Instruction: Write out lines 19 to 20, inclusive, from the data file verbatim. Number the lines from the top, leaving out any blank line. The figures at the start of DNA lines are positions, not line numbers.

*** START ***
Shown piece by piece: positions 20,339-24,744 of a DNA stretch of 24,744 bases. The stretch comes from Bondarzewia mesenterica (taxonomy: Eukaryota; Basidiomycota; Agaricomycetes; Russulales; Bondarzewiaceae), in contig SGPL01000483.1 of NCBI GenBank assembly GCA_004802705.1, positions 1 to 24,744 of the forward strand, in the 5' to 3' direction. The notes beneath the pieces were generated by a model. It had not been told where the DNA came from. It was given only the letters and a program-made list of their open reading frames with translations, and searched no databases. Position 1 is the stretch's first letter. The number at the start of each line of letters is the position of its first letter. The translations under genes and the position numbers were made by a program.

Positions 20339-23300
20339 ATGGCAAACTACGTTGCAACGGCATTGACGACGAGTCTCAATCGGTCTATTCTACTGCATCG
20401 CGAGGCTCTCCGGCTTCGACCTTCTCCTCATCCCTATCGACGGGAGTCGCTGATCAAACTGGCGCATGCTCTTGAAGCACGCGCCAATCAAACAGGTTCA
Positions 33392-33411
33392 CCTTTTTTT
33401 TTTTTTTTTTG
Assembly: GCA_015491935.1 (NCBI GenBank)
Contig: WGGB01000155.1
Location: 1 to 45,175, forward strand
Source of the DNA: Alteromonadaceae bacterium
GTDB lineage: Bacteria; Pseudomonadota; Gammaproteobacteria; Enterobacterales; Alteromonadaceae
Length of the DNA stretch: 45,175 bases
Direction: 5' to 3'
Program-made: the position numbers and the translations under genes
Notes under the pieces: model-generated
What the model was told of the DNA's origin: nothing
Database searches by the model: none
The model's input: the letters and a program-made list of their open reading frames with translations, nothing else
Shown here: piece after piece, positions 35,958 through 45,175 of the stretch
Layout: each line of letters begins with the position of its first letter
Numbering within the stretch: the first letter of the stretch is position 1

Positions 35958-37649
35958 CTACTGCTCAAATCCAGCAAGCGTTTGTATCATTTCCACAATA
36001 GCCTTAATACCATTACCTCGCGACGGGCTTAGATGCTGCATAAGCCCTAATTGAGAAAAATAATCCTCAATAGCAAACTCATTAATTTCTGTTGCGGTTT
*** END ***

The model's input: the letters and a program-made list of their open reading frames with translations, nothing else
Shown here: piece after piece, positions 35,958 through 45,175 of the stretch